Delayed complications include tumor ingrowth or overgrowth, stent migration, recurrent dysphagia, intractable reflux, tracheoesophageal fistula, bleeding, and perforation. Stent obstruction with recurrent dysphagia may be due to tumor progression, reactive hyperplasia or food impaction [45]. Tumor ingrowth through the mesh is most commonly seen in uncovered stents and should not occur in covered SEMS. Overgrowth of the stent by tumor may occur in 4%–18% of cases [43]. It can occur at either end of a covered or an uncovered stent, underlying the importance of choosing the appropriate stent length (with a minimum of 2 cm beyond the proximal and distal margins of the tumor). In such cases, tumor overgrowth may be treated with ablative therapies such as laser and photodynamic therapy or with a second stent deployment. Covered stents have a reportedly higher incidence of stent migration with series reporting as high as 23% compared to uncovered stents, which have a rate of approximately 8.7% [22, 42, 46]. It is usually more common when the stent is positioned across the gastroesophageal junction. Other factors contributing to stent migration are stent malposition, shrinkage of the tumor from chemotherapy or radiation therapy, or overdilation of the lesion before stent placement [45]. Stent removal either surgically or endoscopically after complete migration is only indicated for symptomatic patients [49]. Partial stent migration is treated with coaxial insertion of another overlapping stent. A few cases of fistula formation and tracheal compression have been reported, especially in case of stent placement in the upper and mid-third of the esophagus [5052]. Bleeding can also occur due to stent erosion into vessels within the esophageal wall. Perforation may occur and is thought to result from pressure necrosis caused by the continuing radial force of the stent on the tumor or from the stent struts penetrating through the esophageal wall.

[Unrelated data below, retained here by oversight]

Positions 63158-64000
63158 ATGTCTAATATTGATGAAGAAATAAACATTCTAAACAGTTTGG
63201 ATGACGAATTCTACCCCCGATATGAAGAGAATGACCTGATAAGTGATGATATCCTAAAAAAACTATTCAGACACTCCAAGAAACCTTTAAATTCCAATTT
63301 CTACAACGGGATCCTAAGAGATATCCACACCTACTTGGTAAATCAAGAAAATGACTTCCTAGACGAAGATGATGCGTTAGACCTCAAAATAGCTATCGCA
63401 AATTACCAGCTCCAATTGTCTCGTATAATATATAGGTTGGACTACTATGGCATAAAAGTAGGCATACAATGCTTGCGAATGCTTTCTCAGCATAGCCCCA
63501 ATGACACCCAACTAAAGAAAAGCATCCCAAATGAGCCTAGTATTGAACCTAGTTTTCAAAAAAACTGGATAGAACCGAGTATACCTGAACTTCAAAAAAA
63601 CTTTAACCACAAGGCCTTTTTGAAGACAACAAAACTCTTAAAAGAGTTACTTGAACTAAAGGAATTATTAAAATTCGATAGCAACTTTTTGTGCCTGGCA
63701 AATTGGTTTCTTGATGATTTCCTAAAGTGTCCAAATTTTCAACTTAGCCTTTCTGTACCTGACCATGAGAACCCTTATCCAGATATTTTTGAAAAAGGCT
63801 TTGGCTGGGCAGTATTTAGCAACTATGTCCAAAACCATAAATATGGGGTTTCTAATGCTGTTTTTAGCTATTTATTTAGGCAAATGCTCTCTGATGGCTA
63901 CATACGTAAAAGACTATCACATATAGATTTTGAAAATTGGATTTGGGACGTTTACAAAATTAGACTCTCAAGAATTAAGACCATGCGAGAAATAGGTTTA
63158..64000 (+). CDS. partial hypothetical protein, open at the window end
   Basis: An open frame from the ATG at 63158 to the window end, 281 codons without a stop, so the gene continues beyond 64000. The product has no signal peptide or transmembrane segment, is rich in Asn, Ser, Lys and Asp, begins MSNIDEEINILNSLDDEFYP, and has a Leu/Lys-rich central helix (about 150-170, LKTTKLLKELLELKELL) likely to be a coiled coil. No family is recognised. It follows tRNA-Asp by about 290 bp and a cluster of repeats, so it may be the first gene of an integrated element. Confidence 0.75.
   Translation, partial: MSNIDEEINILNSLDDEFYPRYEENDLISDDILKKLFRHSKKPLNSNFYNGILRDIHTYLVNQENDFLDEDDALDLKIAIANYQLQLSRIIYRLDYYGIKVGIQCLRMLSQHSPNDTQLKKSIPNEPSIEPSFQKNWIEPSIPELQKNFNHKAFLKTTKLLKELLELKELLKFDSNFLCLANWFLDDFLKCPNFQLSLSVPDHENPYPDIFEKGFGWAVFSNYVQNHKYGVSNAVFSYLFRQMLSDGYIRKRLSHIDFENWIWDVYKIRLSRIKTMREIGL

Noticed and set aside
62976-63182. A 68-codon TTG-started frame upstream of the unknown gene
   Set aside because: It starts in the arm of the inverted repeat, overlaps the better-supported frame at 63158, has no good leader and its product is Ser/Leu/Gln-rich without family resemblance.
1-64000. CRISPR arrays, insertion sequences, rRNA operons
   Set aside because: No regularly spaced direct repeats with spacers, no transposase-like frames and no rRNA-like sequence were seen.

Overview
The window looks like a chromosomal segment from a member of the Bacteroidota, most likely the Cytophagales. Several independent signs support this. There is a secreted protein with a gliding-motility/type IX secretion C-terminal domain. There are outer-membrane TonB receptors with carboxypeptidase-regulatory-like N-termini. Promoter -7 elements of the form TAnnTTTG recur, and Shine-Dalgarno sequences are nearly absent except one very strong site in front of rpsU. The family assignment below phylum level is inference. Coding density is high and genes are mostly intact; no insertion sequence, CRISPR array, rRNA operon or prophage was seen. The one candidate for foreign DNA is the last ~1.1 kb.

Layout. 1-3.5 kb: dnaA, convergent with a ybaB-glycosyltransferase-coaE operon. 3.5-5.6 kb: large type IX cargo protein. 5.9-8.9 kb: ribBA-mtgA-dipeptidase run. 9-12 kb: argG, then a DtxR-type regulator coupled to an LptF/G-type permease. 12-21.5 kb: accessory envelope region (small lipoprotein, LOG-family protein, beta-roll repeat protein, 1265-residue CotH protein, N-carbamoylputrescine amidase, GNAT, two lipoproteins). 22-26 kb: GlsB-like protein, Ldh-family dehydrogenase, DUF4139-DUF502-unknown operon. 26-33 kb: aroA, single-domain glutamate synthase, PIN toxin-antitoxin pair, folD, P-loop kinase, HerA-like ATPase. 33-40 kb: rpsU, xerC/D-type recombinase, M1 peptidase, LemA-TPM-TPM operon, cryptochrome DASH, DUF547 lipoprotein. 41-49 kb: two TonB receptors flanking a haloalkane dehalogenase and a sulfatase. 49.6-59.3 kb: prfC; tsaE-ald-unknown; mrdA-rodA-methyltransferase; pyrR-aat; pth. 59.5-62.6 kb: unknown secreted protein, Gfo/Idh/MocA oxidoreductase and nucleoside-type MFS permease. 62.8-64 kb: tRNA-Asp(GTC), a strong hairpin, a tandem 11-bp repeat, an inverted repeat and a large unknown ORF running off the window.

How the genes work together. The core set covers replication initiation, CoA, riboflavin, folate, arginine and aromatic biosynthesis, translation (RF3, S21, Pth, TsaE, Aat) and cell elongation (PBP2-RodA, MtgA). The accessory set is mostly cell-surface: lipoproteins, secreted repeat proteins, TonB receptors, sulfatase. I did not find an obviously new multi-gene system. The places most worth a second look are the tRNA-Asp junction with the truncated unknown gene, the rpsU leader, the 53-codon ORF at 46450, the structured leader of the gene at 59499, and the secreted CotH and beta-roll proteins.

11. Future Technology

There are a number of future trends on the horizon with regards to stent technology. Removable SEPSs have been introduced for use in benign and malignant strictures, as well as for postesophagectomy complications. Biodegradable stents made of polylactic polymers have recently been utilized, and though experience with this is limited, they have shown some efficacy in the management of refractory benign esophageal strictures after endoscopic submucosal dissection [5355]. More recently, drug-eluting esophageal stents have introduced in treatment of refractory benign and malignant strictures, as they provide mechanical support as well as release of drugs to prevent restenosis by inhibiting tissue hyperplasia [56, 57].

12. Conclusion

Palliation of esophageal malignant dysphagia can be challenging and often requires a multidisciplinary approach for optimal success. Esophageal stenting has been shown to be a safe and effective tool for refractory dysphagia. Recent advances in stent technology have reduced peri- and postprocedural complications, resulting in improved quality of life for these patients. Because of this, esophageal stents have become the therapy of choice for palliation of dysphagia with further investigation aimed at providing continued and prolonged relief of symptoms.